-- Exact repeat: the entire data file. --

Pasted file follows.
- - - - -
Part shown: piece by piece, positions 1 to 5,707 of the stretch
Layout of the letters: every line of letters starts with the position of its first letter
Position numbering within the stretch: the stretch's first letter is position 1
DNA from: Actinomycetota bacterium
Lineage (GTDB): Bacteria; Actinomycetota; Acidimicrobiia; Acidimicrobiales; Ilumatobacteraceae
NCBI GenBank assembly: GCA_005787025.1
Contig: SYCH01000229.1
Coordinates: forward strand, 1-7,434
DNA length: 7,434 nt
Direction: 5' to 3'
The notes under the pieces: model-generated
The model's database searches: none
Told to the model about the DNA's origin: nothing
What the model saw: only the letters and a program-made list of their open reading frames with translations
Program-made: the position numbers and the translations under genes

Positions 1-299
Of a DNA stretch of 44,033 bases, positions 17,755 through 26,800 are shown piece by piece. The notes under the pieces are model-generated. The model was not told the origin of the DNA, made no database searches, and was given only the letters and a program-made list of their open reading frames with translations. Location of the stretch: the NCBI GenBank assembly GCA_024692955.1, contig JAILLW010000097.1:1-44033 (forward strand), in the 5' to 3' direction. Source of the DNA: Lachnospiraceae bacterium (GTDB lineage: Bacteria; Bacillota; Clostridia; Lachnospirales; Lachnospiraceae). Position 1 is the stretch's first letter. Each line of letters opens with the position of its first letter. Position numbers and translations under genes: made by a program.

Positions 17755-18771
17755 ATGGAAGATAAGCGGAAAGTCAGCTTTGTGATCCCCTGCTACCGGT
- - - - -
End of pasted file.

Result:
Part shown: piece by piece, positions 1 to 5,707 of the stretch
Layout of the letters: every line of letters starts with the position of its first letter
Position numbering within the stretch: the stretch's first letter is position 1
DNA from: Actinomycetota bacterium
Lineage (GTDB): Bacteria; Actinomycetota; Acidimicrobiia; Acidimicrobiales; Ilumatobacteraceae
NCBI GenBank assembly: GCA_005787025.1
Contig: SYCH01000229.1
Coordinates: forward strand, 1-7,434
DNA length: 7,434 nt
Direction: 5' to 3'
The notes under the pieces: model-generated
The model's database searches: none
Told to the model about the DNA's origin: nothing
What the model saw: only the letters and a program-made list of their open reading frames with translations
Program-made: the position numbers and the translations under genes

Positions 1-299
Of a DNA stretch of 44,033 bases, positions 17,755 through 26,800 are shown piece by piece. The notes under the pieces are model-generated. The model was not told the origin of the DNA, made no database searches, and was given only the letters and a program-made list of their open reading frames with translations. Location of the stretch: the NCBI GenBank assembly GCA_024692955.1, contig JAILLW010000097.1:1-44033 (forward strand), in the 5' to 3' direction. Source of the DNA: Lachnospiraceae bacterium (GTDB lineage: Bacteria; Bacillota; Clostridia; Lachnospirales; Lachnospiraceae). Position 1 is the stretch's first letter. Each line of letters opens with the position of its first letter. Position numbers and translations under genes: made by a program.

Positions 17755-18771
17755 ATGGAAGATAAGCGGAAAGTCAGCTTTGTGATCCCCTGCTACCGGT